The Marlins have a team policy that they won't include no-trade clauses in their contracts and it was reported that the policy could hurt the team in its pursuit of some of the biggest free agents. However, president Larry Beinfest said the policy has never hurt them before. (Palm Beach Post)

Japanese shortstop Munenori Kawasaki said in a press conference that he was becoming a free agent and was interested in playing in the United States, but only for the Mariners. Seattle GM Jack Zduriencik said he was aware of Kawasaki's statement and would consider signing the former Softbank Hawk. Kawasaki said he'd be willing to accept a minor-league deal. (Seattle Times)

Veteran utility man Mark DeRosa is gaining interest from the Nationals, Rangers, Indians and Pirates. (FoxSports.com)

The agent for Mariano Rivera said the Yankee closer's surgery to remove polyps from his vocal cords "went well, as planned." (New York Daily News)

The Royals announced TV analyst Frank White wouldn't return in 2011. While that's not a big deal on the national scale, White is one of the franchise's best players. A Kansas City native, White is one of just two players to have their number retired by the team. White had served as an analyst the last three years and had resigned as a full-time employee of the Royals in January to concentrate on his TV duties. Jeff Passan of Yahoo! tweeted that White was fired because the team thought he was too critical, which is a shame. White is one of the all-time great Royals and deserved better.

The Reds will play a game against their minor league all-stars on the Tuesday before opening day. (Cincinnati Enquirer)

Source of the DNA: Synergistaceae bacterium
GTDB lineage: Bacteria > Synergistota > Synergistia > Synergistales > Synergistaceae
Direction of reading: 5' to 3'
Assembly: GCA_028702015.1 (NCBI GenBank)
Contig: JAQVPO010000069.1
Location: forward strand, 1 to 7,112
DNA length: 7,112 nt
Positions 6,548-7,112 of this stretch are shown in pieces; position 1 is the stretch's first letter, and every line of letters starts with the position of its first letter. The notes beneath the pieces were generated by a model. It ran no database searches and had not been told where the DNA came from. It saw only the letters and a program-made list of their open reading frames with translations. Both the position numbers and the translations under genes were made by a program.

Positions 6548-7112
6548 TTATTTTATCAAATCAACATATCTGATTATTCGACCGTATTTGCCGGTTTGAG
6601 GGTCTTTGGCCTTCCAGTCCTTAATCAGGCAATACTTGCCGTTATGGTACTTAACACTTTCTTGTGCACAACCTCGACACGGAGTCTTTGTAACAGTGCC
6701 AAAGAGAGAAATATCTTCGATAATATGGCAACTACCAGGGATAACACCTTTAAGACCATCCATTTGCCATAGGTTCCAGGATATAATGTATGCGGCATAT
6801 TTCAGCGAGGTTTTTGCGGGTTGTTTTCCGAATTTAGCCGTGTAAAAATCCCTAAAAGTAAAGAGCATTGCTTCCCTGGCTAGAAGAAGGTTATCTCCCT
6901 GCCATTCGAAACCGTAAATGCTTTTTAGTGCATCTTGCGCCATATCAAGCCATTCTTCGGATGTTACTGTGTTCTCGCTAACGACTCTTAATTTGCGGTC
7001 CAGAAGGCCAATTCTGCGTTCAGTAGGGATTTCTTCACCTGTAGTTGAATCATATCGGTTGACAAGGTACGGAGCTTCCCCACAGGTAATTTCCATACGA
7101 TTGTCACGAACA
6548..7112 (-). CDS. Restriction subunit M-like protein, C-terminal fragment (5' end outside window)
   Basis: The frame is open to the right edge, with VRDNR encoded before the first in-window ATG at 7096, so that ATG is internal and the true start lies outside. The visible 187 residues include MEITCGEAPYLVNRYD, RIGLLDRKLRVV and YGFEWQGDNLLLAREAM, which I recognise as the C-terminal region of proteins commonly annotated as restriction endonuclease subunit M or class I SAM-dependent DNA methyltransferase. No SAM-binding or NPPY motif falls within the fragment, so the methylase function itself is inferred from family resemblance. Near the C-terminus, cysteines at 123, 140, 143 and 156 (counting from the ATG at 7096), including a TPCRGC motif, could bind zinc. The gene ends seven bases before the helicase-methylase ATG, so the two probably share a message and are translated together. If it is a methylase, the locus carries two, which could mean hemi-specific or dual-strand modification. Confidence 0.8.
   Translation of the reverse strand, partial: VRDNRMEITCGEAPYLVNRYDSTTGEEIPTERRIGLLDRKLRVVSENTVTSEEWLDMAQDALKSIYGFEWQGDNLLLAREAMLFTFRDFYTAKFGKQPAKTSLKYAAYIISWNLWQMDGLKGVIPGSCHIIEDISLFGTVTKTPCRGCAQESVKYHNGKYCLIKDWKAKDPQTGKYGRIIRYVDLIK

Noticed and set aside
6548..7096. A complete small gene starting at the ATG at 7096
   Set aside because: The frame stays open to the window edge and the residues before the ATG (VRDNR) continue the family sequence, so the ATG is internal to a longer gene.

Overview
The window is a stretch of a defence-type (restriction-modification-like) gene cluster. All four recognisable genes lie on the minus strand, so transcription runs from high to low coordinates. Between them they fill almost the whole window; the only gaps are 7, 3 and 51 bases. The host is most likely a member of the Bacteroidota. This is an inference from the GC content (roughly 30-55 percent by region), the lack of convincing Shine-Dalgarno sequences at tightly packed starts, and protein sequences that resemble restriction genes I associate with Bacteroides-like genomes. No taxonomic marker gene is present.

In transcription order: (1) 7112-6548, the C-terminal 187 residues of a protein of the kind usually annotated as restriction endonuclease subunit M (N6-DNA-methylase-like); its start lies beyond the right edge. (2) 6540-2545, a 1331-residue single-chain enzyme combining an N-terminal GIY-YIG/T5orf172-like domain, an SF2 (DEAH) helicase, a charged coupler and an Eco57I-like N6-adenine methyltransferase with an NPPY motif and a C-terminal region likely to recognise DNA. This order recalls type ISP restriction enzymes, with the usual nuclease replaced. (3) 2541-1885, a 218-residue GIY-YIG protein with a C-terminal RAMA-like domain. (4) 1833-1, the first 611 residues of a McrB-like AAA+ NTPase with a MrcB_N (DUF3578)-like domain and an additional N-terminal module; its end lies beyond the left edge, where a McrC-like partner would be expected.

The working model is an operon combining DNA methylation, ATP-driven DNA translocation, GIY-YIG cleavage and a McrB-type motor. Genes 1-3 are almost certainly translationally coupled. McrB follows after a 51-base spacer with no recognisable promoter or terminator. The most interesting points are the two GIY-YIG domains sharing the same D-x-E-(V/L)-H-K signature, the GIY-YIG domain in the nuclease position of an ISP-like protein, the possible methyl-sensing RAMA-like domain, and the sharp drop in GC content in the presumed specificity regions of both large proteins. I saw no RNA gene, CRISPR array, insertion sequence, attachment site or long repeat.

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Posted on: December 2, 2011 11:36 am
Edited on: December 2, 2011 2:16 pm
 

Padres hire former Mets GM Omar Minaya

Omar MinayaBy C. Trent Rosecrans

The Padres have hired former Mets general manager Omar Minaya, Sports Illustrated's Jon Heyman tweets. CBSSports.com senior writer Danny Knobler reports Minaya will serve under general manager Josh Byrnes in a position similar to the one Byrnes held last year, scouting Major League teams for the Padres, while also looking at the team's minor league system and scouting players for the amateur draft. According to the Associated Press, his official title will be a vice president of the team.

Minaya was fired by the Mets after the 2010. He served as the Mets GM from 2005 to 2010 and was the GM of the Expos before going to New York.

It's an odd bit of timing for the Padres, as former closer Heath Bell has left the team to sign with the Marlins, while the man responsible for sending him to San Diego is headed there. In 2006, Minaya traded Bell and Royce Ring to the Padres for Ben Johnson and Jon Adkins, in a move that worked out much better for the Padres.

Minaya interviewed for the Angels' GM job this year.

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Posted on: December 1, 2011 11:09 pm
Edited on: December 2, 2011 12:55 pm
 

Marlins sign Heath Bell

Heath Bell

By Matt Snyder


So you thought all that talk of the Marlins wining and dining players was just for show, huh? Well, the first domino has fallen. The newly-named Miami Marlins have signed All-Star closer Heath Bell to a three-year, $27 million contract, sources have confirmed to CBSSports.com. The deal is pending a physical, which will happen Friday. There is a vesting option for a fourth year.

For good measure, Ozzie Guillen Jr., son of the Marlins new skipper, tweeted that he's celebrating the signing with his father. And now he's slightly backing off ... meaning Ozzie Sr. probably told him he shouldn't have tweeted it out. Fun times.

Bell, 34, has been an All-Star the past three seasons as the Padres closer. He had 43 saves in 48 chances with a 2.44 ERA, 1.15 WHIP and 51 strikeouts in 62 2/3 innings last season. He has 132 saves over the past three seasons, which is the most in baseball over that time span. The Marlins had an obvious hole at the back-end of their bullpen after Juan Oviedo revealed he'd been using a fake name (Leo Nunez) for years and was placed on the restricted list. There wasn't another ready-made closer left on the roster. And let's be frank, "Nunez" was a pretty lackluster closer anyway.